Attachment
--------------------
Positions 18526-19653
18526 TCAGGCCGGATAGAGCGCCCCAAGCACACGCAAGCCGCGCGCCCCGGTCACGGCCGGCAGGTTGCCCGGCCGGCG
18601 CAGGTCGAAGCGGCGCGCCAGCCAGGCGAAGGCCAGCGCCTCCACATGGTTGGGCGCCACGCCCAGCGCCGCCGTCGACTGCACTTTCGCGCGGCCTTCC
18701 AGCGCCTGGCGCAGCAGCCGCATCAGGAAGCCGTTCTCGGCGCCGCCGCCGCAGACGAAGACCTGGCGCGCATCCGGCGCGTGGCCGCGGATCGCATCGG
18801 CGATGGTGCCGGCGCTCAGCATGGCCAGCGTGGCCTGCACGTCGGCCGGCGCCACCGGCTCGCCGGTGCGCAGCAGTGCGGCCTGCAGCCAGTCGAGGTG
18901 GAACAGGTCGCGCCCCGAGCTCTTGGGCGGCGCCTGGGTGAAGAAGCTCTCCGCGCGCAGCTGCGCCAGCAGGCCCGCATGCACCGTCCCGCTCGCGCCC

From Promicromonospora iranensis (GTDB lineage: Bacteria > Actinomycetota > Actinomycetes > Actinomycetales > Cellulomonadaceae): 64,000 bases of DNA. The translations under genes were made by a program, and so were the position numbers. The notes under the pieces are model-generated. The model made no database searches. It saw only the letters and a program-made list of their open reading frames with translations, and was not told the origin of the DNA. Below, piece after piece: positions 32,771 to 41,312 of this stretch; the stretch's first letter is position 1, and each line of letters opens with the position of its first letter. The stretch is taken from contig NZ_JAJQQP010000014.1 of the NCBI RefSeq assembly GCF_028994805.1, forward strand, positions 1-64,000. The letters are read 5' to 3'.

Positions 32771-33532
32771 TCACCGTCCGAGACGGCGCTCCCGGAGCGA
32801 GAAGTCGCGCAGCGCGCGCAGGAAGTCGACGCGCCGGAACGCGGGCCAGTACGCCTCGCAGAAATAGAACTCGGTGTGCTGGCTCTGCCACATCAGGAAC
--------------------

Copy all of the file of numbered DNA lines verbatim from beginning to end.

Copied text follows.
Positions 18526-19653
18526 TCAGGCCGGATAGAGCGCCCCAAGCACACGCAAGCCGCGCGCCCCGGTCACGGCCGGCAGGTTGCCCGGCCGGCG
18601 CAGGTCGAAGCGGCGCGCCAGCCAGGCGAAGGCCAGCGCCTCCACATGGTTGGGCGCCACGCCCAGCGCCGCCGTCGACTGCACTTTCGCGCGGCCTTCC
18701 AGCGCCTGGCGCAGCAGCCGCATCAGGAAGCCGTTCTCGGCGCCGCCGCCGCAGACGAAGACCTGGCGCGCATCCGGCGCGTGGCCGCGGATCGCATCGG
18801 CGATGGTGCCGGCGCTCAGCATGGCCAGCGTGGCCTGCACGTCGGCCGGCGCCACCGGCTCGCCGGTGCGCAGCAGTGCGGCCTGCAGCCAGTCGAGGTG
18901 GAACAGGTCGCGCCCCGAGCTCTTGGGCGGCGCCTGGGTGAAGAAGCTCTCCGCGCGCAGCTGCGCCAGCAGGCCCGCATGCACCGTCCCGCTCGCGCCC

From Promicromonospora iranensis (GTDB lineage: Bacteria > Actinomycetota > Actinomycetes > Actinomycetales > Cellulomonadaceae): 64,000 bases of DNA. The translations under genes were made by a program, and so were the position numbers. The notes under the pieces are model-generated. The model made no database searches. It saw only the letters and a program-made list of their open reading frames with translations, and was not told the origin of the DNA. Below, piece after piece: positions 32,771 to 41,312 of this stretch; the stretch's first letter is position 1, and each line of letters opens with the position of its first letter. The stretch is taken from contig NZ_JAJQQP010000014.1 of the NCBI RefSeq assembly GCF_028994805.1, forward strand, positions 1-64,000. The letters are read 5' to 3'.

Positions 32771-33532
32771 TCACCGTCCGAGACGGCGCTCCCGGAGCGA
32801 GAAGTCGCGCAGCGCGCGCAGGAAGTCGACGCGCCGGAACGCGGGCCAGTACGCCTCGCAGAAATAGAACTCGGTGTGCTGGCTCTGCCACATCAGGAAC